After being charged with murder, Dr. Anna Pou still practices medicine

After being charged with murder, Dr. Anna Pou still practices medicine ...

Five Days at Memorial, a documentary on Hurricane Katrina, revisits the actual events that forced Dr. Pou (played by Vera Farmiga in the Apple TV+ series) to make life-or-death decisions that would inevitably follow them for years to come. actor W. Earl Brown (as the real-life Dr. Ewing Cook)

Dr. Pou and a small group of doctors decided to choose the most depressed patients, especially those with do not resuscitate orders, as the final evacuees as floodwaters began invading Memorial Medical Center on August 29, 2005. Temperatures soared to over 100 degrees as the storm started engulfing the facility, which had lost power due to backup generator failure.

The bodies of 45 patients were recovered from the makeshift morgue at Memorial Medical Center more than a week later, according to The Washington Post. The unusually high number of deaths sparked a months-long investigation, and in July 2006, Louisiana Department of Justice agents arrested Dr. Pou, along with nurses Cheri Landry and Lori Budo, in connection with the deaths of four of those patients.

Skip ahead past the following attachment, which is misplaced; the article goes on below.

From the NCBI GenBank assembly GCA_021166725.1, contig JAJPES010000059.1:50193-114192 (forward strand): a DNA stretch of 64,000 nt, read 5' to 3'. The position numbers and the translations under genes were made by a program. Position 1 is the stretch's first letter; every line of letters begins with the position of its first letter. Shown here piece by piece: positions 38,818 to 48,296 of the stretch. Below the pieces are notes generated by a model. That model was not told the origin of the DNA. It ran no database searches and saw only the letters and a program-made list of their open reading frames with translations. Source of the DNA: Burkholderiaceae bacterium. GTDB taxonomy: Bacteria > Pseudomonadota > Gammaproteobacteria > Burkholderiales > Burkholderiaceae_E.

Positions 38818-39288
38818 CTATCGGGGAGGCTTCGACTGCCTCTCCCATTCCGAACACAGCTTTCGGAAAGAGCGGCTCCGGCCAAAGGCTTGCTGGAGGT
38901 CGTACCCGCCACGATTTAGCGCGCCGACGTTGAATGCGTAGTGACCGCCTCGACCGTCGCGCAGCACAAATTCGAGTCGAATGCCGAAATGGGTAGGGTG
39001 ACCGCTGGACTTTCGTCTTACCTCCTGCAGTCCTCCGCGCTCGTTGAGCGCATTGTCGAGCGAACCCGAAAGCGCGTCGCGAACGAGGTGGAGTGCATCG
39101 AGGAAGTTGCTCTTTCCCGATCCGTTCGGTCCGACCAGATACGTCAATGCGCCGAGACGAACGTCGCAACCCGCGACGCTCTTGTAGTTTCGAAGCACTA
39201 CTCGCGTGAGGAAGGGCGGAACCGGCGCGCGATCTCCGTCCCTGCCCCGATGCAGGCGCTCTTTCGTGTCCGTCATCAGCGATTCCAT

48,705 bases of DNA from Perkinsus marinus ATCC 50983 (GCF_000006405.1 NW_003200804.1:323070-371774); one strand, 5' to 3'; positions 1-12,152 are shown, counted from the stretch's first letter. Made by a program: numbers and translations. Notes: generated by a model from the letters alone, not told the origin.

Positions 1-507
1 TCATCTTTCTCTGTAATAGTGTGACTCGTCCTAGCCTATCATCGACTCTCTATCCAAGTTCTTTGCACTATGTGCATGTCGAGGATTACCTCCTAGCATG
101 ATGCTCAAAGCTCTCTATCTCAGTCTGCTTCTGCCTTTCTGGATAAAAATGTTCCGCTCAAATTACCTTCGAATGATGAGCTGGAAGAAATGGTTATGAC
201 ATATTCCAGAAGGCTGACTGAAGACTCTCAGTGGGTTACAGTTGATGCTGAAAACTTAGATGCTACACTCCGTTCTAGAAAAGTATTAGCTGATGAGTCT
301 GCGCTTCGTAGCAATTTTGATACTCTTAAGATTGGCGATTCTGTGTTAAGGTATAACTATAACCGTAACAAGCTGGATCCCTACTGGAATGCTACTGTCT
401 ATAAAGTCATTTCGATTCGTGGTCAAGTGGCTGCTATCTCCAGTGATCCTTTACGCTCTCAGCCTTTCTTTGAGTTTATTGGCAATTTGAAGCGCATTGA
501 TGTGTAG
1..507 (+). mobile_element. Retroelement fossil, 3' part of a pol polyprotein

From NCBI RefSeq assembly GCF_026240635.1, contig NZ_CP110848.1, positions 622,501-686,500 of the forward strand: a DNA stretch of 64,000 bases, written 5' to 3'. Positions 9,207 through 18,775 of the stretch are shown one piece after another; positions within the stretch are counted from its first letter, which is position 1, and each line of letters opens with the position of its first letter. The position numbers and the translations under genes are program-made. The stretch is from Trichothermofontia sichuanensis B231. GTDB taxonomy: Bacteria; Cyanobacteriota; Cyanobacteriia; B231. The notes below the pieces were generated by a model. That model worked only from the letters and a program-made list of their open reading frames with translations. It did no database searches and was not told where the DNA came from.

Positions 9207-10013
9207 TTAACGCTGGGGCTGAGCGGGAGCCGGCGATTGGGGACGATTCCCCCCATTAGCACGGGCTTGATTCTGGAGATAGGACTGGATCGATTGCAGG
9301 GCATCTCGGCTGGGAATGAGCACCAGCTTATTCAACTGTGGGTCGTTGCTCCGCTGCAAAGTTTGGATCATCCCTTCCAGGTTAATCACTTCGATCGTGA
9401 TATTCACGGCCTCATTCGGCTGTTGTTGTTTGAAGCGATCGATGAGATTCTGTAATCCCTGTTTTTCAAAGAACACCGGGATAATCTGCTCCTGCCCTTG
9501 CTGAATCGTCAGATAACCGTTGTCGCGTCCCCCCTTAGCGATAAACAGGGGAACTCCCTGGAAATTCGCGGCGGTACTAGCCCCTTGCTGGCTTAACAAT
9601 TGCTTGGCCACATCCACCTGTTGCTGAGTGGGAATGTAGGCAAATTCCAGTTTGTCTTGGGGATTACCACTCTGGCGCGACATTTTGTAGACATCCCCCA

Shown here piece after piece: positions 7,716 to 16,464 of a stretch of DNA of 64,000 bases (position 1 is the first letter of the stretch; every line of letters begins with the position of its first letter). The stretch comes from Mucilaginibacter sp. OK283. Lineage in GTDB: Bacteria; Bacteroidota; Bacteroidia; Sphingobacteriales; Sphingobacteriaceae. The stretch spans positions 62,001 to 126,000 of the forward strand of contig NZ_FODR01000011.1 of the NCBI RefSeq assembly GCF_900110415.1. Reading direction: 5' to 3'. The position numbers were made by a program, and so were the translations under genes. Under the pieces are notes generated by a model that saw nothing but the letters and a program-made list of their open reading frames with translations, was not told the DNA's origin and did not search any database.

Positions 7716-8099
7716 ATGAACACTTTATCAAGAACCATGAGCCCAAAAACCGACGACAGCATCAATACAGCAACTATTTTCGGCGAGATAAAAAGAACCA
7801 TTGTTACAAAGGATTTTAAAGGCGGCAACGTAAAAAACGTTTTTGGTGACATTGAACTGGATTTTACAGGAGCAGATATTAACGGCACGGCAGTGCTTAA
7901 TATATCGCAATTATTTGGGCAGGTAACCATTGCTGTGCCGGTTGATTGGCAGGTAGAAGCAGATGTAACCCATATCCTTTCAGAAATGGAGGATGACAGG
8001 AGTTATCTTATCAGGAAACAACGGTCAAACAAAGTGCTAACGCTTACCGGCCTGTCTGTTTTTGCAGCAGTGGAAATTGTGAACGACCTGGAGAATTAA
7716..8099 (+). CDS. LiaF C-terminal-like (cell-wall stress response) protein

In a September 2006 interview, the head and neck surgeon who specializes on cancer patients denied administering the medications, but she stated that her intention was never to euthanize any patients. Dr. Pou explained that she personally does not believe in euthanasia.... My role is to assist them through their suffering.

As she had worked almost around the clock running up and down the stairs in the dark, hot hospital, the surgeon told Safer that she did not believe she could have done anything more: I did the best I could under these terrible circumstances that I did not create, but were created because of the fact that we were abandoned.

The grand jury decided not to charge Dr. Pou, claiming she and the nurses of all criminal charges. Two years later, the State of Louisiana agreed to pay her legal fees, which totaled $450,000, after Pou, who had been sentenced to life in prison for a maximum term of life, resumed her work.

Dr. Pou was working as a head and neck oncologist at a cancer clinic in Covington, Louisiana, as a board-certified diplomate of the American Board of Otolaryngology and a fellow of the American College of Surgeons. She is the co-editor of the Louisiana State University School of Medicine's Head and Neck Surgery textbook.

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